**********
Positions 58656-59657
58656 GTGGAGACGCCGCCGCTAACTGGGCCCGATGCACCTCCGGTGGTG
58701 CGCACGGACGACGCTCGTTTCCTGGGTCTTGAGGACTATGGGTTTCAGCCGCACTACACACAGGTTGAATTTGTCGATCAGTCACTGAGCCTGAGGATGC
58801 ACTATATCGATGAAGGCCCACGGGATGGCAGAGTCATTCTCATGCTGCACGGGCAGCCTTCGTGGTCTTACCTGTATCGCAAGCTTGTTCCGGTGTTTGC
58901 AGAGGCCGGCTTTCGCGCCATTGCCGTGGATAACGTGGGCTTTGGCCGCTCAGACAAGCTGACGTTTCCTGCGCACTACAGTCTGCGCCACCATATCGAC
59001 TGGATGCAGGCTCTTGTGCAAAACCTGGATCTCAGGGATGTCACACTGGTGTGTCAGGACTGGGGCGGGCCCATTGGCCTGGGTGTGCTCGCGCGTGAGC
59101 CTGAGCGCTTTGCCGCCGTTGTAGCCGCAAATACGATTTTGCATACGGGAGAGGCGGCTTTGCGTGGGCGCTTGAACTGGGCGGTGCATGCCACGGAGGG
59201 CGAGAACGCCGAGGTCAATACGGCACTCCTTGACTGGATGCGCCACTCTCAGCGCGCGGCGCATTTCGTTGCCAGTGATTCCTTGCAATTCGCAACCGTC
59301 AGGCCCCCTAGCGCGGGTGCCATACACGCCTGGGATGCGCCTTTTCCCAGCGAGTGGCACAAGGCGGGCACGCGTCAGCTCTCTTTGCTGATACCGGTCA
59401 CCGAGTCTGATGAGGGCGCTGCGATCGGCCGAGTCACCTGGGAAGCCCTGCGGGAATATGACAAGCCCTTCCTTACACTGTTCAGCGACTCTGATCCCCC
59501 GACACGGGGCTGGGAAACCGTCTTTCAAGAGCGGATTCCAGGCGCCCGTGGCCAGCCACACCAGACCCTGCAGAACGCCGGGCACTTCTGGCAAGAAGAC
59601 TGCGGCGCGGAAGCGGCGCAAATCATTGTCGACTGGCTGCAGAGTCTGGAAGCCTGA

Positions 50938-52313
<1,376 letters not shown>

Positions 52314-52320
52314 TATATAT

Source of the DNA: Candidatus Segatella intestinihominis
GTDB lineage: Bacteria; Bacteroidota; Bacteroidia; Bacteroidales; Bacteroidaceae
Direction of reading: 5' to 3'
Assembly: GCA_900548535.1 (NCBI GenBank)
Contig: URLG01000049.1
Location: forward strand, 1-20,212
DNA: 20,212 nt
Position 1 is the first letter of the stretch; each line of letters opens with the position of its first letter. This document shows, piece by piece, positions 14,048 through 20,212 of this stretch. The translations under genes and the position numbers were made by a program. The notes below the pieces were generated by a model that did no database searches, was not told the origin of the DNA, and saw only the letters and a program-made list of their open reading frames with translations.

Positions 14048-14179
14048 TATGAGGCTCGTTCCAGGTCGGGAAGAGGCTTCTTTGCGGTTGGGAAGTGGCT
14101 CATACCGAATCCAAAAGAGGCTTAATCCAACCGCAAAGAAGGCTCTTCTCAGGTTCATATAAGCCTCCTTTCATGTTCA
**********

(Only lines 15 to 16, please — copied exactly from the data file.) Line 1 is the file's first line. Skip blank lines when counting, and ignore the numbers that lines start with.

Positions 52314-52320
52314 TATATAT